This week, Endless Thread goes underground and back in time -- into what just might be the most important vault in the world. What's inside that vault? A treasure that originates with a Russian scientist during World War II.
This fruit is used as a vegetable and was once believed to cause insanity. Anney and Lauren dig into the odd history and science of the eggplant.
Learn more about your ad-choices at https://www.iheartpodcastnetwork.com
The produce section of most American supermarkets in the 1950s was minimal to a fault, with only a few dozen fruits and vegetables to choose from: perhaps one kind of apple, one kind of lettuce, a yellow onion, a pile of bananas. Today, grocery
Things are about to get hot in here—join us for an exploration of some of the world's spiciest foods. Why is that tingly combination of heat and flavor such a temptress? (Are we addicted to danger? Do we just love sweating while eating?) From s
Why do some fruits and vegetables achieve superstar status, appearing on T-shirts worn by celebrities, or in tattoos adorning some of the biggest names in music? Who is behind the rise of avocados and kale, and who benefits most from their A-li
The 1980’s TV commercials for California raisins have been called some of the best ads ever made. The claymation raisins singing and dancing to Marvin Gaye’s “I Heard It Through the Grapevine” became a kids TV show, recorded an album that went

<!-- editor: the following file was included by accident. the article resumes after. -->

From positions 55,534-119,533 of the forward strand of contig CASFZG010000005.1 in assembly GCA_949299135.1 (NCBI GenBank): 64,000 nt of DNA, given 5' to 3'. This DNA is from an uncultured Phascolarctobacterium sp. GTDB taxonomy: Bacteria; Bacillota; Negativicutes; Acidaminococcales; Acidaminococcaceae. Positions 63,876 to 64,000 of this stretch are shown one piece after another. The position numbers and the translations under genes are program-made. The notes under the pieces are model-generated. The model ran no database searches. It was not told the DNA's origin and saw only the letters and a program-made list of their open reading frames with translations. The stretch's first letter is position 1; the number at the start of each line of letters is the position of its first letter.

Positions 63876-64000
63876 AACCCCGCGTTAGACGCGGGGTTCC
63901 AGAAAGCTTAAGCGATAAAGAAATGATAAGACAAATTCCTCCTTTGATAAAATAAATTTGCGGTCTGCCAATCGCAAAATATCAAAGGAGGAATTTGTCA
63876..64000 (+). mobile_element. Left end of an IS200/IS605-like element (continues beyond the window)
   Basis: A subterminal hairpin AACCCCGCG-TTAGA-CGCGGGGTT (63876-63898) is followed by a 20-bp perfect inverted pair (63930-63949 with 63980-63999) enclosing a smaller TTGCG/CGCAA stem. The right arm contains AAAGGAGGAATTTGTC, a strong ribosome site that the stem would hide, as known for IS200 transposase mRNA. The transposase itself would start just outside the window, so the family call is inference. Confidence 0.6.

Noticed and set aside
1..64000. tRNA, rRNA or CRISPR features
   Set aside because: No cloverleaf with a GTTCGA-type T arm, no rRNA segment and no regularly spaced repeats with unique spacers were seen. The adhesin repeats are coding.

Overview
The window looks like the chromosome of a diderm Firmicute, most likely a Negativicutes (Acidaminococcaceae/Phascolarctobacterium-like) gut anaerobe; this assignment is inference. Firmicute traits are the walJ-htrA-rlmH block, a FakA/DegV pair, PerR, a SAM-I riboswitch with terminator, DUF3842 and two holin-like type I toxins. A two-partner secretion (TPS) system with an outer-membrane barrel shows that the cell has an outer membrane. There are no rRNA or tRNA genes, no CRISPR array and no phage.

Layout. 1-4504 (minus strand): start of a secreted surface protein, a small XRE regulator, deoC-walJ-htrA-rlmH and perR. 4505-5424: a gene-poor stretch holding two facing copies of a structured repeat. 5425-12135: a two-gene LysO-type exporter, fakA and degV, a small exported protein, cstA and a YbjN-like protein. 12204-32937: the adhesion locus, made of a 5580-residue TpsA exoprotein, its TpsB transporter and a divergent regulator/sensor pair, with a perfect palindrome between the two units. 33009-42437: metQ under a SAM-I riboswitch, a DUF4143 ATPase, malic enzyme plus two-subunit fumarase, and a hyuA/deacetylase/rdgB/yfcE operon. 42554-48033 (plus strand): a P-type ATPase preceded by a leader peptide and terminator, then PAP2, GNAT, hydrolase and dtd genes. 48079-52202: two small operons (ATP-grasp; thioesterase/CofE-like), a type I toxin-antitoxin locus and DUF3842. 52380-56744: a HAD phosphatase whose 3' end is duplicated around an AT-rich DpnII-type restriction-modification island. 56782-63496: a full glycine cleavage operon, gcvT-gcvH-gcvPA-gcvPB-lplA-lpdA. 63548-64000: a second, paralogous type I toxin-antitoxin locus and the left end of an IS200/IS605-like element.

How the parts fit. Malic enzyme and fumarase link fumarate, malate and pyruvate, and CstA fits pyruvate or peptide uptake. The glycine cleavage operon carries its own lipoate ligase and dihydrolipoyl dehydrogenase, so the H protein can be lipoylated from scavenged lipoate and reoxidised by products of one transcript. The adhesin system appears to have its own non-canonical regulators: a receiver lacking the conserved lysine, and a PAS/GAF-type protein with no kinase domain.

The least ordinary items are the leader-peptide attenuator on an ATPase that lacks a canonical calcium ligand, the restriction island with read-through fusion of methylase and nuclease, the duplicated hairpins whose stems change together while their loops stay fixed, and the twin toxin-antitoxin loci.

All fruit come from flowers, but not all flowers become fruit. Once you start to see the two as the same, the world of both grow more interesting. Dates, honey and saffron: we’re gettin sweet and spicy with stories from Egypt to Iran.
The banana is a staple of the American diet and has been for generations. But how did this exotic tropical fruit become so commonplace? How one Brooklyn-born entrepreneur ruthlessly created the modern banana industry and the infamous banana rep
This fall, there’s a new apple coming. It’s been 20 years in the making, and its launch will be the biggest in apple history. How was it invented? What makes it special? And will it live up to the hype? We hear the story behind this apple's con
In 1927, more than 50 years before the first GMO crop hit the market, a scientist named Louis Stadler shot X-rays at barley. The result was a random mutation—a change in the color of the plant. While not particularly useful, it showed that with